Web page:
Aside from the exploration of modernity, constructivists were aware of the sociopolitical context in which they lived. In this sense, the movement shared one key characteristic with the revolution -its criticism and refusal of the spiritual and divine.
Influence in the public sphere
The social aspect of Constructivism was manifested in a quote by the poet and artist Vladimir Mayakovsky (1893-1930), who proclaimed:
The streets shall be our brushes, the squares our palettes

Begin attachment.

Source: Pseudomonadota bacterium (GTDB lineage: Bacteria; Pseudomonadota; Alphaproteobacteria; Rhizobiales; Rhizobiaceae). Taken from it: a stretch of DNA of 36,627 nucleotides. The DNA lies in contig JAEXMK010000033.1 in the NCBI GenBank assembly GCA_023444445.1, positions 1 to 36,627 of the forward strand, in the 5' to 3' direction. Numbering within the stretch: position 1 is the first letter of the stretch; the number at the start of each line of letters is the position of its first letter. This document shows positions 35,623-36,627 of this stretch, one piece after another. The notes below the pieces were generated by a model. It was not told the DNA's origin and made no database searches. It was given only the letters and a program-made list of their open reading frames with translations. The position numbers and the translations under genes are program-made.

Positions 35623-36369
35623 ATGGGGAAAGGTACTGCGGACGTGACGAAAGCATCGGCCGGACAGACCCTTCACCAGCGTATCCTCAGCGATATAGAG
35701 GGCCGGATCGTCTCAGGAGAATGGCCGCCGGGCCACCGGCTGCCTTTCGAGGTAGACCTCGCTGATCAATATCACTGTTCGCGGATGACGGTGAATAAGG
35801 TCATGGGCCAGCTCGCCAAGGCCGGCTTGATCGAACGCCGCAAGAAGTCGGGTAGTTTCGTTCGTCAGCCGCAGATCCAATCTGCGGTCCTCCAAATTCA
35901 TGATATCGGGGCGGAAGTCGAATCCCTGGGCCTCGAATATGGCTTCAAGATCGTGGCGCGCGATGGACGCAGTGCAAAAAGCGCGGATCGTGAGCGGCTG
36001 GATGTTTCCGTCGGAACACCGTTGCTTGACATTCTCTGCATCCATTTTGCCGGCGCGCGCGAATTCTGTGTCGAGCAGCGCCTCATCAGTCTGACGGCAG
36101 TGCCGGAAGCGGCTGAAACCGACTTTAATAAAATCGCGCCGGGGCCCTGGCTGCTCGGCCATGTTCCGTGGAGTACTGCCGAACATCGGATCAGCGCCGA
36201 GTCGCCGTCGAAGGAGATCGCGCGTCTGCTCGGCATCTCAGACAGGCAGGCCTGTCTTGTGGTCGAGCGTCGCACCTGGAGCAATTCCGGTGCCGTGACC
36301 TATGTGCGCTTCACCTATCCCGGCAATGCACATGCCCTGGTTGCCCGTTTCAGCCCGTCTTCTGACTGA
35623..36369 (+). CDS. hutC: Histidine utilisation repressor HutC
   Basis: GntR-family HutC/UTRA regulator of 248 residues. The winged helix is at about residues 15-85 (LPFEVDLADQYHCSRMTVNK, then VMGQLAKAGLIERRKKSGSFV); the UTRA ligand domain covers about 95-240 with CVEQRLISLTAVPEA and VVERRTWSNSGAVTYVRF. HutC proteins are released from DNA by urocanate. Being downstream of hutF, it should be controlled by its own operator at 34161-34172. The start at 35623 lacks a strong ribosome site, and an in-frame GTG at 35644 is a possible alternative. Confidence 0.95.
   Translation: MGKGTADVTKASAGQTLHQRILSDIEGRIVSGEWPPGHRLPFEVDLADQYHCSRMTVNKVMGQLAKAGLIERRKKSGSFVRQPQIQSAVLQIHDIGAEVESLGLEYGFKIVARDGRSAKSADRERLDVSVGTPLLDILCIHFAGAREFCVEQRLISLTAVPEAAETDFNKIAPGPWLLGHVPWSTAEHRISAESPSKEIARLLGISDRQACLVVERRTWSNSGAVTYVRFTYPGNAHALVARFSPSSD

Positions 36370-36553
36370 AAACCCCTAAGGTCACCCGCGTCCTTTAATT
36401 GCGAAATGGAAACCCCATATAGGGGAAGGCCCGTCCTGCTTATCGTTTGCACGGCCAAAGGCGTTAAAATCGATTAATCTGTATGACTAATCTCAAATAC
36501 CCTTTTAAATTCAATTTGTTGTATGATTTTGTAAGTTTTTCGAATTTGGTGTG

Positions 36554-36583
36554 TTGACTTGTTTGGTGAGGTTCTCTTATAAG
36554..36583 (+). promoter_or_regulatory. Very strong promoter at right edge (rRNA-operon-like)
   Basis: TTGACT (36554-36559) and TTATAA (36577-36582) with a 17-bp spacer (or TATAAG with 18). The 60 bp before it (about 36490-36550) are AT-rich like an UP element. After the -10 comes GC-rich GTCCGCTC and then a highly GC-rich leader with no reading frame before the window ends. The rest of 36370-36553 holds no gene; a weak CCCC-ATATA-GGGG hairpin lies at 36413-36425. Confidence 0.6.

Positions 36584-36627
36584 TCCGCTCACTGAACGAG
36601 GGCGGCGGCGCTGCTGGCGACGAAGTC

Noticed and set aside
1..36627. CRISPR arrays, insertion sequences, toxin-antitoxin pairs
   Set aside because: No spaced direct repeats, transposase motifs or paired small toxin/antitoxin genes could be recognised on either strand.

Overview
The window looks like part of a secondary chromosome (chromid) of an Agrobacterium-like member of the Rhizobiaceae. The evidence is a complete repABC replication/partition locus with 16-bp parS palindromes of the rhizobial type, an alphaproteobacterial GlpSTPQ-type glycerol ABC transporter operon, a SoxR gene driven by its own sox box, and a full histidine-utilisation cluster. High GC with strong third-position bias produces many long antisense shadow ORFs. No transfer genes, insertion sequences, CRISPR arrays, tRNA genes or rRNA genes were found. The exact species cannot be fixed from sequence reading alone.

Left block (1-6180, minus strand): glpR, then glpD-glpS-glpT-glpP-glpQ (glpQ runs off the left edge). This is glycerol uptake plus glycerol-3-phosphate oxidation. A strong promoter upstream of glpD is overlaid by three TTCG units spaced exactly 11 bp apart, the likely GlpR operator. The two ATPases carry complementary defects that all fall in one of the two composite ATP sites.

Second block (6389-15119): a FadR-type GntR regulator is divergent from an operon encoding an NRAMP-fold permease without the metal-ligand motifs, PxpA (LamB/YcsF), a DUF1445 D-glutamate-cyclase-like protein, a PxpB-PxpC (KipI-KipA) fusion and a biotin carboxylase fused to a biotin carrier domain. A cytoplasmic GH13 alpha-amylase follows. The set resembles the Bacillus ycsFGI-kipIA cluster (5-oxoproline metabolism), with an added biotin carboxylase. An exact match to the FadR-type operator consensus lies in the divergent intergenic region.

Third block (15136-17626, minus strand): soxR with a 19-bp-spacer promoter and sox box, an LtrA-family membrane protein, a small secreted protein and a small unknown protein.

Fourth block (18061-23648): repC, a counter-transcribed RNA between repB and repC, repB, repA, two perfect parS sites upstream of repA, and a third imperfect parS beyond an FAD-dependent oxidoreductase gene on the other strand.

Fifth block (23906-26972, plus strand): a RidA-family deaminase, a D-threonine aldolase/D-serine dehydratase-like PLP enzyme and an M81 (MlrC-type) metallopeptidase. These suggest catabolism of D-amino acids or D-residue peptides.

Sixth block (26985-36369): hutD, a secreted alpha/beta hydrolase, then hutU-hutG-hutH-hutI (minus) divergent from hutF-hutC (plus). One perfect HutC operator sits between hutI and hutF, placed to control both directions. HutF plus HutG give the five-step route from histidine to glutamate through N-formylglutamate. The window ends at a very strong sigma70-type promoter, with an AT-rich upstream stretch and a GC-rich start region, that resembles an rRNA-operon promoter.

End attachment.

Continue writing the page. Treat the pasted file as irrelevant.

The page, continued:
Or perhaps, it was more evident in the general constructivist exclamation “Art for the people! Art into Life!”. In any case, the relation between the constructivists and the initial Bolshevik government was tight and clear. During the first days of the Soviet Union, Moscow became the artistic centre of the country, as constructivists and the Russian avant-garde undertook the task of redefining art and culture and its impact on the new society. Meaning, establishing a conscious relation between the Russian people and the objects of modernity through art and design. For example, one of the most visible innovations of the movement was its utilisation of industrial materials and its turn towards industrial design, in conjunction with an emphasis on proportion and rational design.